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Firehouse vs. Fire Station

Ladder 7I’m safely home from Detroit and pulling my 2nd tour out of a 72 hrs straight.

My regular shift has me working Friday, Sunday and Tuesday but I’m working today (Saturday) to pay a Brother back for some time we recently traded. Friday, Saturday, Sunday sucks but I owe him.

I’m working out of Station #7 on B-shift. The House is located in our “South” Battalion” and holds a Ladder Company and  Ambulance (Medic Unit).

run board at station 7The Brother I traded with is not an Officer so I’m actually riding backwards on the Ladder. To be more precise, I have the “Irons” position. (Click on any photo thumbnail to enlarge)

I have to admit, It feels pretty good to ride the “back step” every now and again.

It also feels pretty good to be at this house and with this crew. It’s a good “change of pace” for me.

To begin with, they have a nice rig. It’s a fairly new Ladder and she’s set up pretty good. The worst part about this Ladder is that she runs “both ways”. Yea …. it has hose and a pump. This House used to have an Engine and Ladder until they shut the Engine down and replaced it with the Medic.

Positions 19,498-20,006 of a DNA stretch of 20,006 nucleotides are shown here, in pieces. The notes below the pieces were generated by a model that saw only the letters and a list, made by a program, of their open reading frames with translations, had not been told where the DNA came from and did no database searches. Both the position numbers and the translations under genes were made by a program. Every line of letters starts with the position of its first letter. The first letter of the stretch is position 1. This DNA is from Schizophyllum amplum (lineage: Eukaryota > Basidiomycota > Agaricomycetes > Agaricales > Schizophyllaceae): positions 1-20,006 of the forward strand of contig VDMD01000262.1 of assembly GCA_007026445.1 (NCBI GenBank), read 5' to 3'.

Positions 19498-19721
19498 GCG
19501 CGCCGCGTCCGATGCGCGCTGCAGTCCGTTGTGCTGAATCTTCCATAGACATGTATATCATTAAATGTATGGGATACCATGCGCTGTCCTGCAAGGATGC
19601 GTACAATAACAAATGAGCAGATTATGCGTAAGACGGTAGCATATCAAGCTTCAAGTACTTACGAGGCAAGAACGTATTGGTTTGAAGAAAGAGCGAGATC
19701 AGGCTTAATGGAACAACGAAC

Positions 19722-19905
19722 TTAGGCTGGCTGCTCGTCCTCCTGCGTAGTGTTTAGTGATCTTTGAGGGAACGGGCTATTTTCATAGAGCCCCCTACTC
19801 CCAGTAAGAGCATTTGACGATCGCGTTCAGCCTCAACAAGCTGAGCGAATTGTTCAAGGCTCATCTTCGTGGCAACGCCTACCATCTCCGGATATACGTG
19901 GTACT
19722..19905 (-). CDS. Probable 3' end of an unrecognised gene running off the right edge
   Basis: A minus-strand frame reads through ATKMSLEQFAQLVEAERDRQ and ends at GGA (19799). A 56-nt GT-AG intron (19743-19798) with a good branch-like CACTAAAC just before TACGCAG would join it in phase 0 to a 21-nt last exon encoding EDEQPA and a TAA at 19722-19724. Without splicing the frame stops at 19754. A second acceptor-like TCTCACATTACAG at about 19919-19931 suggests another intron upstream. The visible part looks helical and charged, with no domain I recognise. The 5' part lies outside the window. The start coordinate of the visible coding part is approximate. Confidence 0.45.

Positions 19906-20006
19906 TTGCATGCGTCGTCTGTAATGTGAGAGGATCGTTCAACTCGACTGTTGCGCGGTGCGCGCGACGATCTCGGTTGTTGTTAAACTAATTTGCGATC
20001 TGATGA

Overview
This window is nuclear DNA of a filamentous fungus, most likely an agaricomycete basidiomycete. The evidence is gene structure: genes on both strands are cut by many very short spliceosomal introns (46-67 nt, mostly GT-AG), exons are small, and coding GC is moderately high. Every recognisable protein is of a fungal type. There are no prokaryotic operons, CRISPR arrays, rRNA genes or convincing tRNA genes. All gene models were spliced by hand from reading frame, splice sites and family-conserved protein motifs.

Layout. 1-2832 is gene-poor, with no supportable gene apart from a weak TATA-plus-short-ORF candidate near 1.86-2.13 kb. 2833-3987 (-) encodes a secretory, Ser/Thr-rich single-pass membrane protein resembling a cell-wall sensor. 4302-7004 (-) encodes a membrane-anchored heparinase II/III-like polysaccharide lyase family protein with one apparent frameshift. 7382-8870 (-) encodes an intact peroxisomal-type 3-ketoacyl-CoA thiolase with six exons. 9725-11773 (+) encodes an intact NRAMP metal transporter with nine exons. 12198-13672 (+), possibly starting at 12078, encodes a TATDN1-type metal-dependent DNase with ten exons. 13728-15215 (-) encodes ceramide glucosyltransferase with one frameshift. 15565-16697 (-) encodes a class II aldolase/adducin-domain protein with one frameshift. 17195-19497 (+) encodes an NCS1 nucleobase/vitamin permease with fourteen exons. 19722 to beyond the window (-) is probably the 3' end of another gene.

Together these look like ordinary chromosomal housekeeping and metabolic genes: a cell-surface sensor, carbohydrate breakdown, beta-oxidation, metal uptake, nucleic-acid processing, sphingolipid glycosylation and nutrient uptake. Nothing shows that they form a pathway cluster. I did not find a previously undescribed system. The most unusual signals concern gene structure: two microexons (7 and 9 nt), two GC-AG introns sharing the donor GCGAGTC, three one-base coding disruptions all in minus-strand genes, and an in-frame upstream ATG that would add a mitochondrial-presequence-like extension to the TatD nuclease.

Now, the Ladder still has a 1st due but is forced to act as an Engine or Ladder depending on what the run is,where it is and who gets in first.  Confusing I know. A reported fire, structure, vehicle, rubbish etc; in Station 7’s 1st due has the Ladder assigned as an Engine …. running alone or within the full assignment  (on structures, an additional Ladder from across the City would then be added to the card ). That means that today, I could be stretching in or opening up …. you never know!

Ladder 7 crashI’m not a big fan of “quints” or the quint “concept” but if we have to ride one, Ladder 7 is not a bad ride.

She’s a pretty tough rig too.

It’s a 2009 Pierce that sustained some pretty serious damage about a year after she was placed into service.

I don’t remember if she was sent back to Pierce or if the repairs were handled within the City but either way, they did a good job. She’s a solid ride.

So, I have a good riding position on a good rig. I’m also riding with a good crew. The Captain here on B-Shift is newly promoted but strong. The Lt (Chauffeur with “acting” abilities) has been on the job and “in grade” a while and is also solid. The remainder of the crew is young. “Young” as in just out of Recruit School young.